Wednesday, March 14, 2012

Typical Senior Frontend Developer position

This is a typical example of the UI engineering requirements. They are great. Typical for 2012 in its manifestation. It's a classic.

About You

Your proven track record of building amazing things speaks for itself.  You are passionate about creating extraordinary web experiences by writing beautiful code. You have extensive experience with JavaScript, DOM Scripting, CSS and semantic HTML and have strong debugging abilities across all major browsers.  You've worked efficiently in large JavaScript codebases and know how to keep the code modular and loosely coupled.  You are comfortable thinking full stack and moving around the codebase as necessary to get the job done, including interfacing with RESTful APIs and implementing supporting mid-tier code in Java.

The Role

The clean, intuitive, and beautiful user interface you will build will play a critical role our user experience -- allowing users to navigate through data and visually manipulate massive data sets to gain new insights and also to share and tell stories around their data.  You will be building core frontend components of a fast, scalable, complex web application (HTML5, CSS, JavaScript) using libraries and frameworks (e.g. jQuery, MooTools, Closure, Dojo, YUI).  You are not just someone that mindlessly converts Photoshop files to HTML pages, you are an an integral part of our product/engineering group helping to define, design, and develop new features.
Tags: HTML5, CSS, Javascript, Closure, jQuery, Dojo, Prototype, YUI, DOM Scripting 

Saturday, March 3, 2012

What is the real purpose of the programming assignments? Do they serve a mere purpose?

I found it! The code written in February 2010 for the company called kaChing, later - WealthFront. So-called kaChing hired a recruiter - Dane Santos, who contacted me through linkedin on Saturday morning, and insisted I cancelled my plans for the weekend. Instead, he said, I should not miss this great opportunity and waste spend a weekend prototyping a Widget for kaChing. I agreed. And I wrote the code. And I spent a beautiful weekend day not on the beach playing with children, but in front of the computer. And I sent my code back to Dane Santos. And this is a feedback I have received "from kaChing" through Dave:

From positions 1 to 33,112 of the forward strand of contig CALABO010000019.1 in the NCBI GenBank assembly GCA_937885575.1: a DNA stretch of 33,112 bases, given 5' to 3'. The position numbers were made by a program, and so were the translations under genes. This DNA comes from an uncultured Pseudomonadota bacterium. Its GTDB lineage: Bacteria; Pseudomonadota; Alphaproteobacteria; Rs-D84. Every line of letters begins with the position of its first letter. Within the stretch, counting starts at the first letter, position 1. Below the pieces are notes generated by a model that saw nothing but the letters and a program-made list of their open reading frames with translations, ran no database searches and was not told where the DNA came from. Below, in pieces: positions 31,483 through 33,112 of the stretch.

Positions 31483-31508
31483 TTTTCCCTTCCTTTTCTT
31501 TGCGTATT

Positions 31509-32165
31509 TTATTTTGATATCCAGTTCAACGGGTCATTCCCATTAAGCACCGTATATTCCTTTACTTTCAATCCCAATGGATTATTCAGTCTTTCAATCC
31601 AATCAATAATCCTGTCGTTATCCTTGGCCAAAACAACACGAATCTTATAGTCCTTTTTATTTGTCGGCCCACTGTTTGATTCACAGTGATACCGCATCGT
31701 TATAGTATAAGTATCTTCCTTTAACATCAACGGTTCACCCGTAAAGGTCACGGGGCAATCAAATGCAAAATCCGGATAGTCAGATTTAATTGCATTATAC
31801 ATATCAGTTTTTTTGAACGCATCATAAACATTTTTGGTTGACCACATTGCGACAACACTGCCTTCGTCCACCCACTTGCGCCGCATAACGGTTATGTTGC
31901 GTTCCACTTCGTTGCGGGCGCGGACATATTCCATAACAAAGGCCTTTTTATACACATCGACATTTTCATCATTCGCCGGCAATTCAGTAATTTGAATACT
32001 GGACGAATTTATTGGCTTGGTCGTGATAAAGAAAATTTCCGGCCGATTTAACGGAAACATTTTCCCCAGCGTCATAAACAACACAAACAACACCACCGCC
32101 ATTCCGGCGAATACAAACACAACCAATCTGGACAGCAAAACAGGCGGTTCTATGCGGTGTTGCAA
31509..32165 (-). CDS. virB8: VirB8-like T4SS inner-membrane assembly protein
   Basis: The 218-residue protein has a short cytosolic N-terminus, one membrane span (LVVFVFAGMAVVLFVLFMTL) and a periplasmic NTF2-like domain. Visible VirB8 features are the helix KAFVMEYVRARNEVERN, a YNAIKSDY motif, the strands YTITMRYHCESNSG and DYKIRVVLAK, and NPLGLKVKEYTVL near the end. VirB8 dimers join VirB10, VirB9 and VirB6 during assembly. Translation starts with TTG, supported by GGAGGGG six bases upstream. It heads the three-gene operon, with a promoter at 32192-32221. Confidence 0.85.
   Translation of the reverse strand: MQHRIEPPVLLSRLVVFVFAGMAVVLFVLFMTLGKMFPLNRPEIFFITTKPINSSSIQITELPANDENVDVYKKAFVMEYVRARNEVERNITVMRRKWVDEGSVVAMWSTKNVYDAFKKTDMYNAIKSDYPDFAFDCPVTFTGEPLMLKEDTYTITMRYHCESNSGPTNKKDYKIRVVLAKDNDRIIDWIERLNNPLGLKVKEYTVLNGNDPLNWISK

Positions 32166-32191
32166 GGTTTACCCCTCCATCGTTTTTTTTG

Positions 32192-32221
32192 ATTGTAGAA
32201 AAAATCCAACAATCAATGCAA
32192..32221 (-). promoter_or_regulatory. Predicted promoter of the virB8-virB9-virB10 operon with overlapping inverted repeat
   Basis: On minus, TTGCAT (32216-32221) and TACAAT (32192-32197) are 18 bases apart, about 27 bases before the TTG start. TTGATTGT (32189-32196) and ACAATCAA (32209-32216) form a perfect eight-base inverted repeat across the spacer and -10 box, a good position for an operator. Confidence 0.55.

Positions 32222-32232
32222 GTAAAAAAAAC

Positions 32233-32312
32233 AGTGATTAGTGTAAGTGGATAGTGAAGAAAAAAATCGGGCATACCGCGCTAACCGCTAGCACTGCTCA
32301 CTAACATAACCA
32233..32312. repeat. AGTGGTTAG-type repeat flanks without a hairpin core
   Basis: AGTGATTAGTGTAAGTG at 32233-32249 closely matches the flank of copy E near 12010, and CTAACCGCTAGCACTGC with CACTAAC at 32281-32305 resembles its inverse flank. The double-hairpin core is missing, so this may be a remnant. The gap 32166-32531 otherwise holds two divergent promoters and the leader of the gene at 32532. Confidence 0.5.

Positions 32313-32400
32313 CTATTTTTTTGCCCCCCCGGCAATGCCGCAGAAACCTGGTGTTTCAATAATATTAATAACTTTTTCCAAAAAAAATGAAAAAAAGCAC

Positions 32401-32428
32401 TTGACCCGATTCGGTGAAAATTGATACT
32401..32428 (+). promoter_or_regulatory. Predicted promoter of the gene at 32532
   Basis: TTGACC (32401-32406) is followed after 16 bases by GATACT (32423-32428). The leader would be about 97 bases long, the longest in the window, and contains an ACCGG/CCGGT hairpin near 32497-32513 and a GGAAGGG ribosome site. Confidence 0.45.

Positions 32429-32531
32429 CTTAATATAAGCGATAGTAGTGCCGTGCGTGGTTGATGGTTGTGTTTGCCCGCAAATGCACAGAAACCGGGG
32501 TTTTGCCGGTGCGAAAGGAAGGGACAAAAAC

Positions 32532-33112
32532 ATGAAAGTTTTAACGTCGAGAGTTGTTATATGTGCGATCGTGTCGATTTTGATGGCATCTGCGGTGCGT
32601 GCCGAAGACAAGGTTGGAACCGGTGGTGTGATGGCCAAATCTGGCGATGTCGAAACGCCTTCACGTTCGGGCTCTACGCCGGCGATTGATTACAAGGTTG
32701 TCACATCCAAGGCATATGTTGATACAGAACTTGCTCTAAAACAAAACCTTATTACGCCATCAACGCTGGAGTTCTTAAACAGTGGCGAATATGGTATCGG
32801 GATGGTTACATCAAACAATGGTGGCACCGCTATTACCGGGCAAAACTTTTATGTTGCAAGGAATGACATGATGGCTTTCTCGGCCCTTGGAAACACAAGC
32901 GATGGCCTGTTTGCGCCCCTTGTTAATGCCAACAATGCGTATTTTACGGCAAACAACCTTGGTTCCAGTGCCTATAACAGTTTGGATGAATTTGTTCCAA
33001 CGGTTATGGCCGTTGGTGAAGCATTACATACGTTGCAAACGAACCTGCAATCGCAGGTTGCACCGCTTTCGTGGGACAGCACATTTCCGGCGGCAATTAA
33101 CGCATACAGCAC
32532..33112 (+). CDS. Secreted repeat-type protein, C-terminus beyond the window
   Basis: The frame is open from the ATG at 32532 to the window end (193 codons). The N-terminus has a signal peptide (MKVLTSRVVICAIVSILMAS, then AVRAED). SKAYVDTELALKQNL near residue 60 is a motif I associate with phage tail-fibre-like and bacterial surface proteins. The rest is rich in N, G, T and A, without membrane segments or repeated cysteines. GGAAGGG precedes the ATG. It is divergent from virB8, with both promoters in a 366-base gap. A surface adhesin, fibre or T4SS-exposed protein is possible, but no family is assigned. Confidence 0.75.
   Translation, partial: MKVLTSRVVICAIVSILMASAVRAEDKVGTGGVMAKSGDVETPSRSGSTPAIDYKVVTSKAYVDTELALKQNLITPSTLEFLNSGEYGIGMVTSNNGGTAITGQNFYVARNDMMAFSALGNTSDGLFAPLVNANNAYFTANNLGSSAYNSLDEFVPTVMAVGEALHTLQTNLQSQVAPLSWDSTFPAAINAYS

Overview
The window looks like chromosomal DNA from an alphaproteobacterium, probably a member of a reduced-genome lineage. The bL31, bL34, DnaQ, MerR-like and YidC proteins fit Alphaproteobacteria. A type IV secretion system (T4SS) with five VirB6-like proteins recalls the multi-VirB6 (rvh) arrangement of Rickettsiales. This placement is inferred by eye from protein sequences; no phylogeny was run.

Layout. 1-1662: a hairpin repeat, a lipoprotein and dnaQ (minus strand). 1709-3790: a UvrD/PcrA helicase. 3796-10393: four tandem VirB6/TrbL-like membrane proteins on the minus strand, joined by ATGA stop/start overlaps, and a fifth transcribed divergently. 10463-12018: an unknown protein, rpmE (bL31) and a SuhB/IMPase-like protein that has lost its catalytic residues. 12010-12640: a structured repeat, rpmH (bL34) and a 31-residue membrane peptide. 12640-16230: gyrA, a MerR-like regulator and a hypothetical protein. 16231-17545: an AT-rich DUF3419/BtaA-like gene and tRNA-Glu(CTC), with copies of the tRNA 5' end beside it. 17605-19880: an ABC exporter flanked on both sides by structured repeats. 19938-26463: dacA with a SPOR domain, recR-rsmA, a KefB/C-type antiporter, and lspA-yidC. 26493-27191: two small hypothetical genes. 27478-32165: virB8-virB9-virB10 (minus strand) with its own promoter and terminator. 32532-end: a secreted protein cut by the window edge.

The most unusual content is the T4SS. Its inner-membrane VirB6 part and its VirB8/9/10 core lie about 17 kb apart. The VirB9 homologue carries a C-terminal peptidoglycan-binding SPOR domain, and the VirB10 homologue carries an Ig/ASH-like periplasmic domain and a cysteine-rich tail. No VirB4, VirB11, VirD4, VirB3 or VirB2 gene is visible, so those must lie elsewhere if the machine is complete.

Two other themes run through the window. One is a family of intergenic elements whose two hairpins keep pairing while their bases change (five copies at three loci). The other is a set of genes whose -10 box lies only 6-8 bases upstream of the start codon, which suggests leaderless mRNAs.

Regretfully, kaChing will not be moving forward with you. 
Here are a few technical comments they shared with me on your code exercise:
- update is triggered by button click instead of form submit, so Enter doesn't work
- document.forms isn't as robust or as simple as using an id on the text input
- arrow uses an img element instead of background-image
- arrow is stretched by browser because dimensions are wrong (8x7 instead of 7x8)
- not using a table to display tabular data (his div/span layout fails for some data values; try GOOG)
- quote box has a fixed height, so description can get truncated and even partially spill out beneath
I was shocked. One part of the feedback was simply false, and other - just not part of the requirements.
Yes, it featured table less design, background-image styles to render the arrow on the meter properly, and javascript to the extend to meet the assignment requirements.
Basically, what I've got back is: code is not "robust" enough! Hey, dude, thank you for your code, it sucks!

I really-really would like to know the people who I work for. Before coding for them for free. It's just another lesson.

And here is the widget (I don't have an access to kaChing API, so YHOO ticker is hardcoded now):

Friday, March 2, 2012

StumbleUpon frontpage prototype assignment

It's time to update this blog again. It's been a while. I completed a range of small assignments, which don't worth to be even mentioned. A lot of HTML, CSS, ExtJS, Prototyping and Photoshoping. But here is the one interesting, which proved to me the importance of HTM5, and showed how much development can rely on frontend, how much processor work now is performed on client's browser, and which direction UI technologies are moving.

StumbleUpon contacted me for frontend position, and gave me an assignment. I did not express too much enthusiasm professionalism motivation aptitude to work in this cool fast paced San Francisco shop, I guess. I completed the assignment, and never heard from them again.
Here is the result of the assignment:
Demo prototype of StumbleUpon frontpage.
HTML is very simple. Utilizing semantics of HTML5, tags such as <header>, <nav>, <aside>, <section>, <footer>. All the formatting is done by css files. Special condition for lower than 10 versions of Internet Explorer which do not support new set of HTML5 specs tags:

I used jQuery as a basic JS library.
What is really cool about this demo page is that nothing is hard coded. I mean all the content is taken from JSON-like structure located somewhere else. For the demonstration purposes, it's sucked from this javascript file:
Styles, text truncates, icons - everything was carefully detailed and polished.
Primary Content Block, Secondary Content Block, Followers section - they all are just empty placeholders in HTML!
<!-- Main stumbles go here -->
<!-- Favorite topics go here --> 
<!-- Followers avatars go here -->

Another cool thing is sorting by Views, Title, Category of the data taken from the data.js above file. Pure javascript implementation. Quite a work was done here:

These were StumbleUpon requirements.

It's a history now.